I think I have one of the best anchor setups on my TI, which could also be used on an AI.
Here is a pic of my setup:
I made a small bracket that is lashed down to the rear deck in an out of the way area, I then put a 3 ft piece of sq aluminum that pivots up. The 150 ft of anchor line coils up on a spool on my motor mount to keep the anchor line tidy (150 ft of anchor line completely fills the cockpit area, and makes a huge mess if not organized).
I keep my boat on the trailer so the anchor setup is never removed. When not in use the anchor hangs harmlessly above and behind the boat, I have a bungy that I loop over it when on the trailer so it doesn't wave and swing back and forth. I keep the anchor line tied of to the rear lifting handle when not using the anchor. When I am using the anchor I grab the line and drop the anchor, spool out the line to the necessary depth, then tie a slip knot on the rear AKA bar to hold. The anchor is completely automatic, it drops and deploys automatically (just release the rope), and to retrieve I just pull the rope until the anchor bracket is tilted up, then tie it off. When we are out I just pile the excess anchor line on the tramp. It only take a couple seconds to deploy and retrieve so when I'm following my divers I might deploy and retrieve a half dozen times as I'm following them.
I'm using the 4 lb Fortress Guardian G7 aluminum anchor which works great down here in Florida (got it at West Marine). On the AI you could probably use the 2.5 lb Guardian G5 model.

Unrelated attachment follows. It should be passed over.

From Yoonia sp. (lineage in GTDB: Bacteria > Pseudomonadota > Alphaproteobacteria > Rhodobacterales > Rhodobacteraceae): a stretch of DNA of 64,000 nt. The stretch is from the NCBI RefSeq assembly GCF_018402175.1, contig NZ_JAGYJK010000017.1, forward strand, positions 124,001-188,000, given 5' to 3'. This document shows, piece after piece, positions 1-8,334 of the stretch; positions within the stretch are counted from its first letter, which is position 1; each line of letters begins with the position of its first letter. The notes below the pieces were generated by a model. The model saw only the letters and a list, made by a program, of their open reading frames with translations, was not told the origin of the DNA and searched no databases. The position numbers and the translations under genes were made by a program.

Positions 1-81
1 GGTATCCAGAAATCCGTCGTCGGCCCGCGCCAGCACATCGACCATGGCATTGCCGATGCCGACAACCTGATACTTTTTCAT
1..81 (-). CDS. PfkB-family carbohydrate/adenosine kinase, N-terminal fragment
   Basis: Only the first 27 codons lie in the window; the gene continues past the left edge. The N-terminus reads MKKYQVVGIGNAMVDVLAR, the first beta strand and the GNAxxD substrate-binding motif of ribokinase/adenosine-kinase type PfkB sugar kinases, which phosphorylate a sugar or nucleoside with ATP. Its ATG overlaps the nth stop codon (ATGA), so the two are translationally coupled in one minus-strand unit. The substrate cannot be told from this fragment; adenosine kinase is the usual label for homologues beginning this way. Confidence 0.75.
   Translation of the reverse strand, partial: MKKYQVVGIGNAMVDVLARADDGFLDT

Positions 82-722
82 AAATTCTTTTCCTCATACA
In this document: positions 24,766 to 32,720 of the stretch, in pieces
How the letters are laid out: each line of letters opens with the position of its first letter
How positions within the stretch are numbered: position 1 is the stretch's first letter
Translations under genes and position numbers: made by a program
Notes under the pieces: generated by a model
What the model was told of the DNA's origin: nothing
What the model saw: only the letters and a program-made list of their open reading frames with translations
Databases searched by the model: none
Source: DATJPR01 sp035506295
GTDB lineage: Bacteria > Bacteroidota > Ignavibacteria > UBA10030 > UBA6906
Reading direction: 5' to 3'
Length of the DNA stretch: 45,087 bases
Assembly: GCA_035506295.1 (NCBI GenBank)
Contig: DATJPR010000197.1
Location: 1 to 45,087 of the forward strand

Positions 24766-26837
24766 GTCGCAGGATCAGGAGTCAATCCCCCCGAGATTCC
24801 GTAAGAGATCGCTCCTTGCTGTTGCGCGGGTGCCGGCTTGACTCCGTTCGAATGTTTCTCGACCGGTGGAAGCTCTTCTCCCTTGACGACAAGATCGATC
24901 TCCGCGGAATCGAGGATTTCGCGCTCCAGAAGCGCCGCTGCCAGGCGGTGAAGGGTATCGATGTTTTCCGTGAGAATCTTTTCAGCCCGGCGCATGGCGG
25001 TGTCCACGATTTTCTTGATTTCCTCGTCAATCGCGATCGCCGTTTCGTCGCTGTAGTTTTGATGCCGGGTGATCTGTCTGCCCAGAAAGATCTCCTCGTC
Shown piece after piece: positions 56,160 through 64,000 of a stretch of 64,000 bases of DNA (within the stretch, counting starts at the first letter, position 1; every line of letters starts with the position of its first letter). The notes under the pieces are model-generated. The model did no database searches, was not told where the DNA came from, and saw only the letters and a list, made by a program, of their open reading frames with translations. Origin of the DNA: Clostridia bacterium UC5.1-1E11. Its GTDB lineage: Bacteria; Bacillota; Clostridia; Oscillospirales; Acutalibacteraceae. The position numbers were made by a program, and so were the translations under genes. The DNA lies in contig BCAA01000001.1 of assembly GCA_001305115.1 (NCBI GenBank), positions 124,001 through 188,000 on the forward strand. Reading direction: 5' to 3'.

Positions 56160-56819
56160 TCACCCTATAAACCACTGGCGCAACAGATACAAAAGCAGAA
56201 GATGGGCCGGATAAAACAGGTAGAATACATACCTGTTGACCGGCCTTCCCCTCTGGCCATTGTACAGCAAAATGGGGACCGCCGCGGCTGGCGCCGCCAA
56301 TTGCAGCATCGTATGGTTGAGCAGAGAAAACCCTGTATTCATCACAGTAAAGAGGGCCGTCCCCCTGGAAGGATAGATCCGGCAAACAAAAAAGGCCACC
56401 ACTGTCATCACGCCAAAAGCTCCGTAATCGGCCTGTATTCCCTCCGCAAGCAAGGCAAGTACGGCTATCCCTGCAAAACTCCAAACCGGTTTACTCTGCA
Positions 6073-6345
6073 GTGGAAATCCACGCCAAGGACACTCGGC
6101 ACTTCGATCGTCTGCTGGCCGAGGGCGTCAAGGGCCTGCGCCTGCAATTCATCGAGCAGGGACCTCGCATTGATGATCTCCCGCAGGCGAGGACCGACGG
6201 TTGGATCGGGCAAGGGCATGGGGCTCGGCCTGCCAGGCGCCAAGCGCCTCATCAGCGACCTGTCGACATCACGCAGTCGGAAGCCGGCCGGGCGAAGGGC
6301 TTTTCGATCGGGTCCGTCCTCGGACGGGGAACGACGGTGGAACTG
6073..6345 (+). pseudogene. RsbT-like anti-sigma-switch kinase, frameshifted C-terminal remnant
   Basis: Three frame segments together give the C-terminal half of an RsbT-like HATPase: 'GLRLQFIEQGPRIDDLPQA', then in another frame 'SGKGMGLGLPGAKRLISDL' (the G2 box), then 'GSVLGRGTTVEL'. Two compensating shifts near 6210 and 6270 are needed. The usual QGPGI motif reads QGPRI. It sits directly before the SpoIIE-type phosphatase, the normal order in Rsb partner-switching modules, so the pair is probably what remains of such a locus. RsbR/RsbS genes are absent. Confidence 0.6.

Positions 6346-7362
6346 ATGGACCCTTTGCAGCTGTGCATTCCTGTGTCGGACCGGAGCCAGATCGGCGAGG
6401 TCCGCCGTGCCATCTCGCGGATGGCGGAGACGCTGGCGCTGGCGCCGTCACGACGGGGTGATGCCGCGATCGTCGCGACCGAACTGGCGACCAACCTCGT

We are scuba divers (and occasional spear fishing) and really need to have a good anchor system, (we have had the boat drag away from us using two Hobie grapple anchors).
We also land at a lot of beaches and surf zones. The anchor really comes in handy for that. Basically we get into the surf zone, then when in waist to chest deep water we drop the anchor and feed out anchor line to keep the boat straight (bow first). When we go back out we just haul on the anchor line to get us out of the surf (yes we sometimes pull the boat out backwards if the surf is very low, but usually we manually turn the boat around holding onto the anchor line then pull ourselves out bow first). Often instead of coming all the way into shore we will just anchor 50 ft off shore, we do that actually a lot when we meet up with out powerboating friends, down here the beaches are lined with boats anchored just off the beaches (we call em party barges). We have a second anchor that we deploy to hold the boat so it doesn't move side to side.
The guy at West Marine (where I bought my anchor) got really upset with me, he was insisting that I have to get this huge 15 ft heavy chain to go with the anchor. I said why make a 4 lb anchor if you have to have 50 lbs of chain rode on it. I said my boat is plastic and only 200 lbs and I don't want that chain chopping up my boat. I finally said I'll try it without your stupid chain and if I have problems I'll come back and buy the stupid chain (he was really mad by then LOL). That was a couple years ago now and as divers, that's the first thing we do is follow the anchor line down and check on the anchor, I've checked it a couple hundred times now in all kinds of bottoms, and have not had a problem with it not catching, and if it does slip a little on a rocky bottom is catches again quickly on the next rock, so I never got the stupid chain, but that's just my circumstances in Florida (where it's mostly sandy), as I'm sure every area is different.
Hope this helps you